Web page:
• for life” is necessary because children need the security and safety of a stable family
  • voluntarily” is necessary to guard against forced or arranged marriages where marriage partners can be used as commodities, and mutual love, respect, trust and faithfulness are no obligation.
  • The Marriage Act (1961) was weakened by the Family Law Act 1975, referred to as the “No Fault” Divorce, where one spouse must simply state a reason for the divorce that is recognised by the state.

International Human Right Laws

  • The Universal Declaration of Human Rights (UDHR) (which does not [openly] take Biblical principles into account) declares:
  • Men and women of full age, without any limitation due to race, nationality or religion, have the right to marry and to found a family. They are entitled to equal rights as to marriage, during marriage and at its dissolution.
  • UDHR declares the family is the natural and fundamental group unit of society and is entitled to protection by society and the State.
  • UDHR stresses that “motherhood and childhood are entitled to special care and protection”. In a same sex marriage, who of the partners is the mother/father?
  • Article 8 of the Convention on Rights of Children (CRC) states “the right of the child to preserve his or her identity, including nationality, name and family relations as recognised by law without unlawful interference.” How would this be possible in the case of anonymous sperm and egg donours?
  • Article 18 of CRC declares that, “States Parties shall use their best efforts to ensure recognition of the principle that for the upbringing and development of the child.

New Marriage Act proposed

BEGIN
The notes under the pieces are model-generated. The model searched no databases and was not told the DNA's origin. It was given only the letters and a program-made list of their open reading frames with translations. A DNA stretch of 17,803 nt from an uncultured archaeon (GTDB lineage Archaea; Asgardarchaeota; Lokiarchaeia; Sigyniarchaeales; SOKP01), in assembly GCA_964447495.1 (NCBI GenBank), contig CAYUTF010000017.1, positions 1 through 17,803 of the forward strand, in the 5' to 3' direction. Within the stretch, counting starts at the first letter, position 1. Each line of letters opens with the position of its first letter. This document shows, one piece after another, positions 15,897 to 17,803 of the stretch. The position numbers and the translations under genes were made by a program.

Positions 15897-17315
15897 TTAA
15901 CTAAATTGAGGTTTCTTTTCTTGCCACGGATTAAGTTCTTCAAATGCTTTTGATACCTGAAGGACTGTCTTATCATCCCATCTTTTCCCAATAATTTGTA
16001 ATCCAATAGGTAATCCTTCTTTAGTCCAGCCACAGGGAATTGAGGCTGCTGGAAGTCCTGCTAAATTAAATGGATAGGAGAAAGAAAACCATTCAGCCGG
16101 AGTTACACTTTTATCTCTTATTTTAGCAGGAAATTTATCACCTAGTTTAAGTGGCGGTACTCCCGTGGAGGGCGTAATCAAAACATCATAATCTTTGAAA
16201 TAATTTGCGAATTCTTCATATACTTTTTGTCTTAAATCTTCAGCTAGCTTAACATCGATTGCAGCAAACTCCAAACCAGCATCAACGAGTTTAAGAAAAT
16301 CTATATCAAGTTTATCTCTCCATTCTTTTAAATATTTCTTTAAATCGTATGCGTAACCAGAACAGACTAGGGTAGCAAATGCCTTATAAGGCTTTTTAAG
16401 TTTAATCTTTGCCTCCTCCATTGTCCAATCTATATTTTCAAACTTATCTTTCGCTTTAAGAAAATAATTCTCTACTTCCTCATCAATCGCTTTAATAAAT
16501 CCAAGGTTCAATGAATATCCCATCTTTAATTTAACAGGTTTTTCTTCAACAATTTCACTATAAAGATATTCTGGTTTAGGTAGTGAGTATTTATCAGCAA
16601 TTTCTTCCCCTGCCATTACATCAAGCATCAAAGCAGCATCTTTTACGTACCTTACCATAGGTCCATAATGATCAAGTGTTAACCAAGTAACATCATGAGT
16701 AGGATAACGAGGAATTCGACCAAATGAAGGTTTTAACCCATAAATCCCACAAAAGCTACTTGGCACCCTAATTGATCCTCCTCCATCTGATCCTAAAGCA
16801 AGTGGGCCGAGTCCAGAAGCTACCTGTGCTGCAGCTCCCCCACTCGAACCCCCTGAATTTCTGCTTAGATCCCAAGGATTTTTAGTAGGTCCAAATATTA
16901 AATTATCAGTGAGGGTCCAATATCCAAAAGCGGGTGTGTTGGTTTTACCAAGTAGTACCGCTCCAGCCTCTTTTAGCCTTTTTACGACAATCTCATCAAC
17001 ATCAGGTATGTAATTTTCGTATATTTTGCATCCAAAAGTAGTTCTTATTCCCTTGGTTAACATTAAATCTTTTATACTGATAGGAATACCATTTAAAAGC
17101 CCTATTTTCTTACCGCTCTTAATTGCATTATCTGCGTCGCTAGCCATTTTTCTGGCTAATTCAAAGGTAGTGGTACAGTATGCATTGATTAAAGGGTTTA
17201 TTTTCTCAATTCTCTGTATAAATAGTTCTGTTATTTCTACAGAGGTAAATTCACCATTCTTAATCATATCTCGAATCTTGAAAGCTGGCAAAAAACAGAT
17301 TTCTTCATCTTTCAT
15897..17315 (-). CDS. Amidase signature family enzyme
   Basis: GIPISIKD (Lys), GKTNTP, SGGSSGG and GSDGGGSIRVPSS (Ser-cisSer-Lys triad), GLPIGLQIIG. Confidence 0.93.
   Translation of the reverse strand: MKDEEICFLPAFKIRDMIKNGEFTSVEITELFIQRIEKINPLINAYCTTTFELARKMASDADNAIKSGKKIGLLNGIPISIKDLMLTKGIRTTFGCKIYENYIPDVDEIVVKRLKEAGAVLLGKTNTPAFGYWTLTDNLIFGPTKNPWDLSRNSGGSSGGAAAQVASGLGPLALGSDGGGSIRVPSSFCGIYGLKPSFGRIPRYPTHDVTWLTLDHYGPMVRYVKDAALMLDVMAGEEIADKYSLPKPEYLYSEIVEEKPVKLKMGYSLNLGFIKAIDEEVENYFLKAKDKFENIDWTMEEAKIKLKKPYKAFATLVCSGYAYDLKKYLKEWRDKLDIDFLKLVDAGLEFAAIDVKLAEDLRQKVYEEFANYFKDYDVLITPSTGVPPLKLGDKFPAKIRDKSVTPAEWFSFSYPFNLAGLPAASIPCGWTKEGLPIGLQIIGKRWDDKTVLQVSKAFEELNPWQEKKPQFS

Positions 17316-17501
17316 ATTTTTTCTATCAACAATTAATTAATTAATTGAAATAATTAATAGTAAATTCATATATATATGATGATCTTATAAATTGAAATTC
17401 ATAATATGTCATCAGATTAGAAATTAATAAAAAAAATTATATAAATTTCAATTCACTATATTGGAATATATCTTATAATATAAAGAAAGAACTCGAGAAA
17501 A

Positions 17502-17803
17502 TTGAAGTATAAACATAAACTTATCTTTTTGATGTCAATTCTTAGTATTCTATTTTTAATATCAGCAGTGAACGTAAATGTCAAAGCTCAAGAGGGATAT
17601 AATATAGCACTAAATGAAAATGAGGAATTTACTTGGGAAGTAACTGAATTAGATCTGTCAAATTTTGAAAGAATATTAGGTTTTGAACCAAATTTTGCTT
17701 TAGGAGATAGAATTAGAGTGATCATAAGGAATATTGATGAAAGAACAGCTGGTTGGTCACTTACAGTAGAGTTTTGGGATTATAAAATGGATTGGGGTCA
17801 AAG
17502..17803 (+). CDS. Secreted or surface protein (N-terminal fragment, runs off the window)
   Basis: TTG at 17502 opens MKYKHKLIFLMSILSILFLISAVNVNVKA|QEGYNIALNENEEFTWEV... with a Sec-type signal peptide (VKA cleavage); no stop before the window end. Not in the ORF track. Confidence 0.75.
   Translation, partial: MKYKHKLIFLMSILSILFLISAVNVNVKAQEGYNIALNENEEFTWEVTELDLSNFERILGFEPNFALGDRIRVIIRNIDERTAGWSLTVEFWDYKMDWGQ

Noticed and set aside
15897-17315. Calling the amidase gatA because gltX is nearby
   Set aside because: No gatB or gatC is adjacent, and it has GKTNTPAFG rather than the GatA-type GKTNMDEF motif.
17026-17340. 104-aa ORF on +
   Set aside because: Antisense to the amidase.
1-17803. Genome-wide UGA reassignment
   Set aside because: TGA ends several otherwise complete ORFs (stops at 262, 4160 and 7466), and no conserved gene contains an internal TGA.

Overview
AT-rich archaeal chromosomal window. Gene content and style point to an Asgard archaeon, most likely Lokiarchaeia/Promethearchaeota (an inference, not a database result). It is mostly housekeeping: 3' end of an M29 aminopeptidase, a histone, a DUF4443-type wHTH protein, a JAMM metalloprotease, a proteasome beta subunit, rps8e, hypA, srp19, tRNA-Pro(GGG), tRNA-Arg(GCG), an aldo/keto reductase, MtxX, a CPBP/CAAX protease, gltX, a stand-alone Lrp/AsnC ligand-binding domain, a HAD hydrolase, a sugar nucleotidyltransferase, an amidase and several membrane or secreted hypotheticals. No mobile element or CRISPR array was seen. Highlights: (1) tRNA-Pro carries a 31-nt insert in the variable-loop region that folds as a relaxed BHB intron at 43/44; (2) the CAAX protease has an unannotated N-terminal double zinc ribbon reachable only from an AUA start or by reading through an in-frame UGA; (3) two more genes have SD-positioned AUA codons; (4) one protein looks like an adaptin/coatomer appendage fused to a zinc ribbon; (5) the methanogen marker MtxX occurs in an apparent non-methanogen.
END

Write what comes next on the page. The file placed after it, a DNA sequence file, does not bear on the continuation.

Those who propose a new definition of marriage do so to

  • to remove from the Marriage Act 1961 discrimination against people on the basis of their sex, sexual orientation or gender identity;
  • to recognise that freedom of sexual orientation and gender identity are fundamental human rights;
  • to promote acceptance and the celebration of diversity.

Session observes that:

  • Marriage between and man and a woman has never been based on discrimination; it has been a mere recognition that it takes a man and a woman to marry and make up a marriage
  • Even the UHDR does not see the right to marry as a fundamental human right (UNICEF define human rights as “those rights which are essential to live as human beings – basic standards without which people cannot survive and develop in dignity.” – this also applies to those people who remain single)
  • “Equal rights” in marriage refer to them having these rights in a court of law: men are not favoured above women, and women are not favoured above men. It does imply that there is not different between a male and female. (The current push for “equality” is merely a push for “sameness”.)
  • The current marriage act precisely celebrate diversity. What diversity is celebrated if the sexes are “the same”? (There is substantial difference between being “equal” and being “same”?
  • Members of the same sex cannot reproduce – it is how God designed human beings; they have to be different.  Partners in a same  sex “marriage” who desire children, will have to involved a third (or fourth) person—which indicates clearly that such a relationship can not be called “marriage”.